For SpaceUpClose.com & RocketSTEM
CAPE CANAVERAL SPACE FORCE STATION, FL – In a major step towards launching NASA astronauts to the International Space Station (ISS) the components for the United Launch Alliance (ULA) Atlas V rocket that will propel the Boeing Starliner commercial crew capsule to space were offloaded from the delivery ship R/S Rocketship Monday, June 21 after arrival at Port Canaveral and transported to the space operations launch facilities on Cape Canaveral, Florida.
The first and second stages as well as the launch vehicle adapter for the Atlas V rocket arrived at Port Canaveral aboard the ULA delivery ship R/S Rocketship over the weekend on Sunday, June 20 and were methodically rolled off one by one by technicians Monday morning, June 21 from the vessel docked at the Naval Ordinance Test Unit (NOTU)
“The United Launch Alliance (ULA) Atlas V rocket destined to make history by launching Boeing’s CST-100 Starliner spacecraft with three NASA astronauts to the International Space Station for the Crew Flight Test (CFT) mission has arrived at Cape Canaveral, Fla. aboard the R/S RocketShip,” ULA declared as reporters and photographers observed and spoke with two of the astronaut crew members.
The history making Crew Flight Test (CFT) mission abroad Starliner is scheduled for launch no earlier than later this year atop the Atlas V rocket designated tail number AV-085 – and will be the first Boeing CST-100 Starliner spacecraft mission to fly a human crew to space for NASA’s Commercial Crew Program.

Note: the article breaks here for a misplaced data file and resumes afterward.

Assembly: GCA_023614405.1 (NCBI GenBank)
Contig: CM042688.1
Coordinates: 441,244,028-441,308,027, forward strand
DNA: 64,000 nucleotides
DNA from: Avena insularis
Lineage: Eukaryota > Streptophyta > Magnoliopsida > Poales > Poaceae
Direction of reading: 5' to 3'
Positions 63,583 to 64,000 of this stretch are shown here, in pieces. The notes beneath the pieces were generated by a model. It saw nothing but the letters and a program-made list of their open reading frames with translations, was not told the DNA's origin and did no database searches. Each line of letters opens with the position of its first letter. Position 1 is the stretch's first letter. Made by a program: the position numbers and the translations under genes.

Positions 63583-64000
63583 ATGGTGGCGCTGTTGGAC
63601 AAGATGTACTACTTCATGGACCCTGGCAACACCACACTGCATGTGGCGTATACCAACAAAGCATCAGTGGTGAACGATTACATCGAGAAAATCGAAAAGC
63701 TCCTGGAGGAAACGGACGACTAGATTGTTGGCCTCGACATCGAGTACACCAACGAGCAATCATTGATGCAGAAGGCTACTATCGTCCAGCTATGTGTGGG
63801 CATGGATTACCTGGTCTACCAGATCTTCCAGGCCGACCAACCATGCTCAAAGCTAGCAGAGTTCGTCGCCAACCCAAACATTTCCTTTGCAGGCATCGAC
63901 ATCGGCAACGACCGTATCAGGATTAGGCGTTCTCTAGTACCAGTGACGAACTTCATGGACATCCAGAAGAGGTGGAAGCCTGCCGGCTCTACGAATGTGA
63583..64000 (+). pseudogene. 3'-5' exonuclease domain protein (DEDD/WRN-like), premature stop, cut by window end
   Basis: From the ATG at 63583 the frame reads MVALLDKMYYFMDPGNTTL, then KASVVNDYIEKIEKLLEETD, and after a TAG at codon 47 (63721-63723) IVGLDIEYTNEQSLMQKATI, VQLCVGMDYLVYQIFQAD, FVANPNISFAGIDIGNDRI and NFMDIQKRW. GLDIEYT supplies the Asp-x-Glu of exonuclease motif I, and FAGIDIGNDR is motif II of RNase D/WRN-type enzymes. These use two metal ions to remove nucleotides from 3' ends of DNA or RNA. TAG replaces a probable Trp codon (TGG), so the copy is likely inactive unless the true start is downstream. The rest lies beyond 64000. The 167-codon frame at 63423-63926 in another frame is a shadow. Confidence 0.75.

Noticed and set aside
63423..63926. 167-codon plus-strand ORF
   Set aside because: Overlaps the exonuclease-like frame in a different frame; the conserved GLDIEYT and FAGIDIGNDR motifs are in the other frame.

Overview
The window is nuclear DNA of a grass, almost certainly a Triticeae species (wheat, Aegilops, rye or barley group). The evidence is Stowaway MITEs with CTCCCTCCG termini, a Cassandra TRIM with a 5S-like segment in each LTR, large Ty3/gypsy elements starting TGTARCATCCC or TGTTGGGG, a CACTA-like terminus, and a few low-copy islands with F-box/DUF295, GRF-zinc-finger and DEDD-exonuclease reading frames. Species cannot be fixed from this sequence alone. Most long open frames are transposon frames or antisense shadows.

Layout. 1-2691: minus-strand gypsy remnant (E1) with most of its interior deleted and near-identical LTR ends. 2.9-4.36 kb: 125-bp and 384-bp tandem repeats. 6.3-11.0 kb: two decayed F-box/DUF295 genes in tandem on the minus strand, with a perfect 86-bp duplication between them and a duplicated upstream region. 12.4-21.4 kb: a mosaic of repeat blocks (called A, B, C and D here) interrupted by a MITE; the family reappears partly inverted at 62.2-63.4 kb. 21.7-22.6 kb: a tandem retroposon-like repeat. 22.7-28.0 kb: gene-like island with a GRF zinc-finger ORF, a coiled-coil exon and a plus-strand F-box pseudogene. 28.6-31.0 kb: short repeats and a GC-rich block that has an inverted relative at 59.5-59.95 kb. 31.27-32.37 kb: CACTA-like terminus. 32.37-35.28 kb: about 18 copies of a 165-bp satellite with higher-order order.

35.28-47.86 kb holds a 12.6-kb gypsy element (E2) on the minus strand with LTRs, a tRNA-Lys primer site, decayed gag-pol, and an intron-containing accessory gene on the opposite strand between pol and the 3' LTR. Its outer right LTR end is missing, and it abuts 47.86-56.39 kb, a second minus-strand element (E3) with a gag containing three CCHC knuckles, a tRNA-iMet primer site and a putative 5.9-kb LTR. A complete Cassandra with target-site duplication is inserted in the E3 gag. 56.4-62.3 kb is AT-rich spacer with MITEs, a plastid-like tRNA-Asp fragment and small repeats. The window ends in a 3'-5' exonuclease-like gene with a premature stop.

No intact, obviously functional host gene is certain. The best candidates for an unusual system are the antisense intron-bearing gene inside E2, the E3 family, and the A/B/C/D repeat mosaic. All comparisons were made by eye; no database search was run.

NASA Commercial Crew Starliner Astronauts Barry “Butch” Wilmore and Mike Fincke for the Crew Flight Test (CFT) mission were on hand to greet the booster and technicians and meet the media for a short Q & A session.
The length and timing of the CFT mission is still TBD by NASA.
“We don’t know when we will fly or for how long,” NASA Astronaut Butch Wilmore told Space UpClose during the Q & A.
“That is still to be determined.”
Both Wilmore and Fincke are spaceflight veterans and have previous flown aboard the space shuttle and spent long duration mission serving abroad the ISS.
The trio of ULA Atlas V components comprising the first stage and the Dual Engine Centaur upper stage and launch vehicle stage adapter were transported by the rocket-delivery vessel R/S Rocketship from ULA’s sprawling 1.6-million-square-foot manufacturing facility in Decatur, Ala. to Cape Canaveral Space Force Station, Fla. RocketShip set sail on June 14 and arrived June 20.
All three pieces were unloaded Monday morning from R/S Rocketship and transported to ULA’s Atlas Spaceflight Operations Center (ASOC) on the Cape where they will now “undergo receiving checks …. and await the start of operations to prepare for flight,” ULA officials said.
The 312-foot-long ship is purpose-built to navigate both shallow waters of rivers and open ocean travel to reach ULA’s launch sites. It has been making the trek from Decatur to Cape Canaveral since 2001.
Enjoy our photos of the Atlas V rocket arrival event from the Space UpClose team of Ken Kremer and Jean Wright.
Wilmore will serve as Starliner commander joined by fellow NASA astronauts Mike Fincke and Nicole Mann, the third CFT crew member on the test flight which will fully demonstrate the ability of the Atlas V and CST-100 system to safely carry astronauts to and from the ISS.
“The crewmates are working closely with Boeing to develop the new spacecraft systems, which will provide roundtrip crew transportation services to the space station,” said ULA.